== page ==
Shortly after the final of Eurovision 2021, TV-quality videos of the semi-final and grand final jury shows started appearing on the Russian social network site VK. This footage is generally only available for the professional juries that each broadcaster has appointed. These were just the latest in a series of Eurovision leaks on the popular website. In the run-up to the contest, many songs were shared ahead of their official release dates and times.
In the latest episode of the Russian podcast Welcome, Europe!, a group of VK microbloggers discussed the topic of the Eurovision leaks.
Note: The podcasters never endorse the leaking of songs. In fact, they discuss the ways that the EBU can and should protect their feed. They’re simply chatting with someone who has leaked songs previously to gain insight and seek solutions.
Eurovision leaks on VK
Social network site VK — a Russian equivalent of Facebook — stirred controversy multiple times throughout the Eurovision 2021 season. About a quarter of the songs from Eurovision 2021 leaked on the social network site prior to their official release. Additionally, several national final songs also appeared on the social media site ahead of schedule.
Ukrainian Eurovision microblogger Denis explained in the Welcome, Europe! podcast that using a VPN in a country close to the international date line (IDL) can help to retrieve a song that has yet to be released in Europe. Most streaming services publish a given song at midnight on the release day. Typically, it doesn’t matter where you are, as long it’s past midnight in your geographical location.
As a result, a song might be found online as early as 11:00 in parts of Europe the day before its scheduled release on music streaming platforms. At that time, it’s the official release day in Kiribati, the country closest to the IDL. Following a pattern, most leaks were songs that were set to be premiered on music streaming services. All the leaked songs were indeed published on VK between 11:00 and 12:00 CET the day before release.
This problem did not occur with the highly anticipated release of The Roop‘s Eurovision 2021 song “Discoteque” as the song was specifically programmed to be released at 00:00 Vilnius time, rather than midnight at any given place in the world.
?? “It shows how great the anticipation is when it comes to how much people want to hear this song.”
— wiwibloggs (@wiwibloggs) March 12, 2021
The other VK microbloggers on the podcast, Dima and Yauhen (who are not leakers themselves), explained that the situation with the Iceland leak through VK was slightly different. Unlike the other songs, “10 Years” was not found on purpose. Instead, a group of Russian hackers appeared to have found the song by accident and then shared it with Eurovision fans they found on the social network.
Denis shared that it was particularly easy for leakers to find Ana Soklič’s “Amen”. The Slovenian broadcaster RTVSLO gave every file a unique ID. The leakers only had to play with numbers for a bit to find the song among RTVSLO’s files.
Accessing Eurovision jury shows via satellite feeds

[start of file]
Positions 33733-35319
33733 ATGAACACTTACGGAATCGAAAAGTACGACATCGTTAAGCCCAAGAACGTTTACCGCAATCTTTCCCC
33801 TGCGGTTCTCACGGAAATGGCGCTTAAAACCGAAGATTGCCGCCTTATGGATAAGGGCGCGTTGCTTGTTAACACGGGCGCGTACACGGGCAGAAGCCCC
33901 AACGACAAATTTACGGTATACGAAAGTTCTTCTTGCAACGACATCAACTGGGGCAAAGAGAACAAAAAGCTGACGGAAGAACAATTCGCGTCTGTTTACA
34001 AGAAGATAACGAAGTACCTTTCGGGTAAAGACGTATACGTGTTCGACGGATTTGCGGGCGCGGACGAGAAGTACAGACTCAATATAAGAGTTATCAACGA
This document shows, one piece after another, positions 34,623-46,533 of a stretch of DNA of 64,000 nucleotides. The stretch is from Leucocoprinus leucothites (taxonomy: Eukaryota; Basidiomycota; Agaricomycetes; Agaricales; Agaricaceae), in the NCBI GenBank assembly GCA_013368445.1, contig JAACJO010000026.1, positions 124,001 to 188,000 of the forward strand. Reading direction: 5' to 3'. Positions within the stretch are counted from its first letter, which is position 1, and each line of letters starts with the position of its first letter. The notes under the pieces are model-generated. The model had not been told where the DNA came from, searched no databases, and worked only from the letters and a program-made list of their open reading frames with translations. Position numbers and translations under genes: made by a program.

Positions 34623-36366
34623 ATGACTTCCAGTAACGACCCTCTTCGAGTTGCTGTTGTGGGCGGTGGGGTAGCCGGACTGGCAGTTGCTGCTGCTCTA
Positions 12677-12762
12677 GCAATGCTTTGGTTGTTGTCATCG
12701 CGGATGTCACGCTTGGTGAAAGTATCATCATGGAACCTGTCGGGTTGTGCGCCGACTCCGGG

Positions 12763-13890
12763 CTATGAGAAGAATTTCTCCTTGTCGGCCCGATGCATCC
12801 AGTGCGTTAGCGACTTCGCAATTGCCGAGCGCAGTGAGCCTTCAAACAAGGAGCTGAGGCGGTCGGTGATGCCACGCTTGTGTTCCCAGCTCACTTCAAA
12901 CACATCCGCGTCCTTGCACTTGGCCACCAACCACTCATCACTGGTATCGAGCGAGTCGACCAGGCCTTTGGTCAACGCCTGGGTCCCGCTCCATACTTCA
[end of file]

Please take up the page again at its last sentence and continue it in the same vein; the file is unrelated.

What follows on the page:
Ukrainian microblogger Denis revealed that he was able to access the satellite signal that the EBU sent to the separate broadcasters.
The student said that he started satellite feed hunting out of curiosity and tried his luck to see if he could find any Eurovision-related signals. He was lucky and managed to watched the jury shows of both the semi-final and grand final via his satellite dish. He later shared them on VK.
In the Welcome, Europe! podcast, Denis explained:
“It’s actually quite simple. It’s a known case that the EBU needs to broadcast the contest over a great distance with an active quality, with a good sound, because many television companies in Europe work with stereo sound. It’s to plunge into the same atmosphere of the sound as in the venue.”
“The EBU needs to show images to all the broadcasters that participate in the contest or those who want to show it. Therefore, the EBU lifts up a technical channel on the satellite of the times, which they turn on and off whenever they need or don’t need it for the broadcasters. There, you might see the dress rehearsals each day with an excellent quality — without all these watermarks. However, there is one problem. Because it’s a technical channel, you need a large dish, and the signal is quite unstable.”
The jury shows are generally restricted to the public to not spoil the fun of the show on the next day. In 2016, a member of the Russian professional jury was stripped from her duty after she shared images of the show on the streaming app Periscope.
What is satellite feed hunting?
Satellite feed hunting is only practised by a handful of hobbyists who invest in good satellite dishes and several receivers. With this, they can catch satellite signals intended for communication between broadcasters or between newsrooms and satellite vans.
Generally, these hobbyists look for live signals and watch them, sometimes sharing good ones on special forums. Most reporters and journalists working with satellite connections are unaware of the practice. In 2019, a Russian satellite feed hunter caught a live signal from the UK commentator booth with Scott Mills and Rylan Clark-Neal just before they went on air.
Do you think that the EBU should put better measures in place to protect the satellite feeds? Should broadcasters be more careful with their streaming release dates? Let us know in the comments below!